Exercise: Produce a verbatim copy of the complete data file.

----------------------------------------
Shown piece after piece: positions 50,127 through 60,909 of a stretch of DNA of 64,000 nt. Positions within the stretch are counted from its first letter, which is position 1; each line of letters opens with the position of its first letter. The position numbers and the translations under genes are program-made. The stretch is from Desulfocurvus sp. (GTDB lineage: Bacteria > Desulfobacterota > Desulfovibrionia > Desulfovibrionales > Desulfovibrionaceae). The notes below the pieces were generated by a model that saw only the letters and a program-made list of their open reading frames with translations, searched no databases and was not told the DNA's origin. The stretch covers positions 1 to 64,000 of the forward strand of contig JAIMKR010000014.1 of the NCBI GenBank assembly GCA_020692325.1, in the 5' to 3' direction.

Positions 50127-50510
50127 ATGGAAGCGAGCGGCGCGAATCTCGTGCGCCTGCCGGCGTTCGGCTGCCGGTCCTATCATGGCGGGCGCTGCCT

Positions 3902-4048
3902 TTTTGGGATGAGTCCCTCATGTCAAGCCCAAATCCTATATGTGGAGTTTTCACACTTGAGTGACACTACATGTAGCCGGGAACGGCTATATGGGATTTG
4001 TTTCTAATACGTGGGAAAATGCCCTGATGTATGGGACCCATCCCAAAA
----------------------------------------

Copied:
Shown piece after piece: positions 50,127 through 60,909 of a stretch of DNA of 64,000 nt. Positions within the stretch are counted from its first letter, which is position 1; each line of letters opens with the position of its first letter. The position numbers and the translations under genes are program-made. The stretch is from Desulfocurvus sp. (GTDB lineage: Bacteria > Desulfobacterota > Desulfovibrionia > Desulfovibrionales > Desulfovibrionaceae). The notes below the pieces were generated by a model that saw only the letters and a program-made list of their open reading frames with translations, searched no databases and was not told the DNA's origin. The stretch covers positions 1 to 64,000 of the forward strand of contig JAIMKR010000014.1 of the NCBI GenBank assembly GCA_020692325.1, in the 5' to 3' direction.

Positions 50127-50510
50127 ATGGAAGCGAGCGGCGCGAATCTCGTGCGCCTGCCGGCGTTCGGCTGCCGGTCCTATCATGGCGGGCGCTGCCT

Positions 3902-4048
3902 TTTTGGGATGAGTCCCTCATGTCAAGCCCAAATCCTATATGTGGAGTTTTCACACTTGAGTGACACTACATGTAGCCGGGAACGGCTATATGGGATTTG
4001 TTTCTAATACGTGGGAAAATGCCCTGATGTATGGGACCCATCCCAAAA